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Ethics by any other name: Why process is more important than verbiage

Posted by on Mar 6, 2013 in Blog, Law and Ethics, News, Scholastic Journalism, Teaching, Uncategorized | 5 comments

By Megan Fromm
This weekend, I had the pleasure of joining some of the greatest thinkers and doers in scholastic journalism at Kent State University to revise and update Quill & Scroll’s Principal’s Guide to Scholastic Journalism.

For two intense days, we sat roundtable and edited—line by line, word by word— the entire publication.

During the course of our work session, we often discussed the merits of certain ethical tenets, namely, “fair,” “balanced” and “objective.” Despite our collective and individual commitments to ethical and legal scholastic journalism, we could not reach a consensus about which tenets were more authentic, let alone how to interpret each of them.

Through a bit of lively, respectful debate, I learned that even those teachers, professors and journalism professionals whom I respect most have different beliefs about what makes ethical journalism.

I was adamant that the term “fair” gets a bad rap and covers a host of sins that “balanced” and “objective” often overlook. Others, preferring the latter terms to describe their ethical approach, thought the term “fair” was loaded because—after all—what could be fair to everyone?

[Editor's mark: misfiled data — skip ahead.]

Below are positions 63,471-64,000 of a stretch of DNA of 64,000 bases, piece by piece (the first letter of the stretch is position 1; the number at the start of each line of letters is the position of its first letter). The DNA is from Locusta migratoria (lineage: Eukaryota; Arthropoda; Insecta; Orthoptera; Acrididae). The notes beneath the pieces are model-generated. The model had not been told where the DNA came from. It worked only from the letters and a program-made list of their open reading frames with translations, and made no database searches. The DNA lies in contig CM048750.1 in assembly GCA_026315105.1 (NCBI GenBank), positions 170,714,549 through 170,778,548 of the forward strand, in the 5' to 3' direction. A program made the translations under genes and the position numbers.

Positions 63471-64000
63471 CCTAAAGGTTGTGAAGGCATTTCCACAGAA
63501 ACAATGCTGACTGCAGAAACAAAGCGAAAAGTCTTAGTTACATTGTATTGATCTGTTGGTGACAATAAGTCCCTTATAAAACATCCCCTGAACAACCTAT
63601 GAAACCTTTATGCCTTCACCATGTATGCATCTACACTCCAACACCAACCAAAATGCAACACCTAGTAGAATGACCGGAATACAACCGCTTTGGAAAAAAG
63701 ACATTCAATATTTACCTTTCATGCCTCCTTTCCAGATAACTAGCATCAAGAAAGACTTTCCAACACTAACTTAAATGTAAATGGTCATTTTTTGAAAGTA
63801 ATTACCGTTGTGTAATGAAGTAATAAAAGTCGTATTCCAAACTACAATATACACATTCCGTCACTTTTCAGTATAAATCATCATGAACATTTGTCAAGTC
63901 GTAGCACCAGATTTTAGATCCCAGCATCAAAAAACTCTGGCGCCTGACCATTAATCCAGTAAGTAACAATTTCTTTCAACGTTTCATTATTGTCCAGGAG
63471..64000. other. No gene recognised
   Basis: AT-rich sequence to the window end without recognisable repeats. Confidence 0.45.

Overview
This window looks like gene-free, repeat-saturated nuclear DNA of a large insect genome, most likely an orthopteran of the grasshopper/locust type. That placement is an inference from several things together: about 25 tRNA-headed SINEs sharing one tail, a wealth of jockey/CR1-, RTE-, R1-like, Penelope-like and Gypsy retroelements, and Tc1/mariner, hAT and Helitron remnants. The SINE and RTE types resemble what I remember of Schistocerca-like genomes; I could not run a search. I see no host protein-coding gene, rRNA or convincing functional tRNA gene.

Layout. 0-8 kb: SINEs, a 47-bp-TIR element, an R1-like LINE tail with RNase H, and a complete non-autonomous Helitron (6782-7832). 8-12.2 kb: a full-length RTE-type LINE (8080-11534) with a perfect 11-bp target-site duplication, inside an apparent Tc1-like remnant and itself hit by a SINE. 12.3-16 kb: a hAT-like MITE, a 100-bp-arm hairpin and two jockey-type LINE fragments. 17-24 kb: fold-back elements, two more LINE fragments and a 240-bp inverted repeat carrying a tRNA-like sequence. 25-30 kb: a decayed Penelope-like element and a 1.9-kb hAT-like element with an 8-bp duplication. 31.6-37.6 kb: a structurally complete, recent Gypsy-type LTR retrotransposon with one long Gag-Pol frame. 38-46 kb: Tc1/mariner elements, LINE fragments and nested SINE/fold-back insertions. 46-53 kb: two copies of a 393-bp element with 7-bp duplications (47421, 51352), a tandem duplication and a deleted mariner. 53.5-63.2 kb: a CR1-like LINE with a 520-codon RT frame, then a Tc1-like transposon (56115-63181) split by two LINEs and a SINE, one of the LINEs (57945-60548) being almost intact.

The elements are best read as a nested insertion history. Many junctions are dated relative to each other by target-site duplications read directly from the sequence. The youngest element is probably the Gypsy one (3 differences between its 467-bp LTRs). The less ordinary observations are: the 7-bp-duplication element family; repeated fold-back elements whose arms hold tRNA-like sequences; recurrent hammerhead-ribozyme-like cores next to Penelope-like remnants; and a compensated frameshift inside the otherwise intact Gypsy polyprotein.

After some reflection, I realized we were all talking about the same process, the same methodical and careful approach a journalist takes to ensure the very best, most accurate, inclusive and contextual content.

Ethics, then, is not as much a moving target as today’s media pundits might have us believe.  Quite simply, ethics is a conscious effort, above all other motives, to do the right thing for our readers, subjects and the public’s right to know.

As the spring semester unravels with full force and obligations such as state testing commence, it can be easy to compromise the ethical process for the sake of timeliness and self-preservation.

When it’s crunch time, it is easy to think you are satisfying the ethical tenets of your news organization (whatever they may be) without actually adhering to the process that makes ethical journalism flourish.

Instead of bearing lip service to those core beliefs, take some time this month to step back, discuss your publication’s ethical process and evaluate your work thus far. Where can your students do better? How can they be a little more careful? A little more accurate? A little more thorough?  Understanding how they make ethical decisions is the only way for students to value the end result, no matter what you call it.

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